Recently in a BYU New Testament class, a somewhat progressive religion teacher was introducing the students to modern Bible historical criticism. The kind of research that leads scholars to believe that the gospels were written decades after Jesus was crucified, and that they were not written by who we assume, ie Mark didn’t write Mark, John didn’t write John, etc. And further, that this research suggests that some New Testament verses are more reliable than others, meaning they are more likely to originate from Jesus vs being more likely to have been added later and possibly dubious in what some would call a “pious fraud” kind of way.
A question from a class member to the BYU professor: “If scripture is not the literal word of God conveyed directly through prophets, then what is scripture to you?”
The answer: “We are called the Church of Jesus Christ of Latter-day Saints. Scripture to us is our understanding as a church of Christ and who he is and what he meant.”
Great answer. I think this implies some much needed humility in our view of scripture and authority.
What is scripture?
Peter Enns on scripture:
The Bible is what it looks like when God lets his children tell the story. They tell the story of God, from their point of view, with God there, with them and next to them, but they’re explaining God as best as they can within the culture that provides their language and their concepts.
Blake Ostler calls it: “a synthesis of human creativity responding to divine persuasion.”
The Bible is seen as a human product. It’s man’s description of its relationship with God. It is not God’s witness to man, but man’s witness to God. This is not to deny the reality and power of God. But to acknowledge that scripture, even though we declare it to be sacred and treat it as such, is human in its origin and full of the possibility of human weakness and error.
Just as this view of the Bible does not deny the reality of God, it does not deny that the Bible is “inspired by God.” But it understands inspiration differently. In recent centuries, some Christians have understood it to mean “plenary inspiration”: that every word is inspired by God, and thus has the truth and authority of God standing behind it. For them, inspiration effectively means that the Bible is a divine product. Within the emerging paradigm, inspiration refers to the movement of the Spirit in the lives of the people who produced the Bible. The emphasis is not upon words inspired by God, but on people moved by their experience of the Spirit, namely, these ancient communities and the individuals who wrote for them.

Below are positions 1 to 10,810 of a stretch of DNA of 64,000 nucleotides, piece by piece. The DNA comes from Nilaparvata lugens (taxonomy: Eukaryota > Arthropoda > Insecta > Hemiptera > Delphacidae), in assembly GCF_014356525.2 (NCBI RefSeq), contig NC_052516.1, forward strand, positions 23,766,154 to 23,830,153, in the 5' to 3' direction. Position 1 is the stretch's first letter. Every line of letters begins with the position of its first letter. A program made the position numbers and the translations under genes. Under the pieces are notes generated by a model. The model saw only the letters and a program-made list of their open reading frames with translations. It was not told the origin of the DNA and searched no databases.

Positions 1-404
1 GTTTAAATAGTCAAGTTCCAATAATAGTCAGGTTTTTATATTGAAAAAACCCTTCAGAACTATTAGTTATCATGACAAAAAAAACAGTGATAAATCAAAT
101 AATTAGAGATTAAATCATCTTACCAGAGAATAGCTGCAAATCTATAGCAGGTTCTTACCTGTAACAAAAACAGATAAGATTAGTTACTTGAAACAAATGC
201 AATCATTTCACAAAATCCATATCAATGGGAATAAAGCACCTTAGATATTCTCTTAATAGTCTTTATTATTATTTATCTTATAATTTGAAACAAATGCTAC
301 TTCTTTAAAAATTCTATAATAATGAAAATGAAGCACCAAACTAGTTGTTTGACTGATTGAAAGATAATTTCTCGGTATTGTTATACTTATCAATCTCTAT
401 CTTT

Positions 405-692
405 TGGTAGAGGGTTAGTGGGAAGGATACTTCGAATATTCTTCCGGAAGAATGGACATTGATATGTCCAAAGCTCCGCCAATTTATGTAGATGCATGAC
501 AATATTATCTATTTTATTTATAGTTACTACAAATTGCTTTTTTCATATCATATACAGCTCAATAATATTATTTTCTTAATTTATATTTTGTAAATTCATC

By a sacramental approach, I mean seeing the Bible as sacrament. Indeed, this is one of its primary functions as sacred scripture. A sacrament is a finite, physical, visible mediator of the sacred, a means whereby the sacred becomes present to us. A sacrament is a vehicle or vessel of the sacred. In Christian language, a sacrament is an “outward and visible sign” that functions as “a means of grace.” Sacraments are “doors to the sacred” as well as bridges to the sacred. Something finite, something of this world, becomes a means whereby the sacred becomes present to us.
I’m working on my own definition, but this is my best so far.
Scripture is sacred history. It is the history of how our spiritual ancestors have understood God and how God relates to the human family. As the LDS Body of Christ, we define scripture canon which we as a community of worshipers engage together in an effort to access the Spirit of God, understand the nature and will of God, and be inspired in our efforts to build the Kingdom of God. We believe scriptures are inspired in that God’s Spirit is involved in the creation of scripture and decision to canonize certain works. Therefore, they are elevated in status above any other literary works or teachings. We don’t view scripture as inerrant or infallible. Scriptures should be considered human’s best guess more than God’s directly breathed instructions. We don’t view it as one pure, monolithic, uniform voice. It is sometimes contradictory and sometimes overruled. But through it a composite picture of God is revealed. We rely on the Holy Ghost and our individual experience to interpret the meaning for us individually but defer to the prophet and general authorities as stewards of the Church to provide official interpretations.
Could we come around to this more humble concept of scripture and revelation?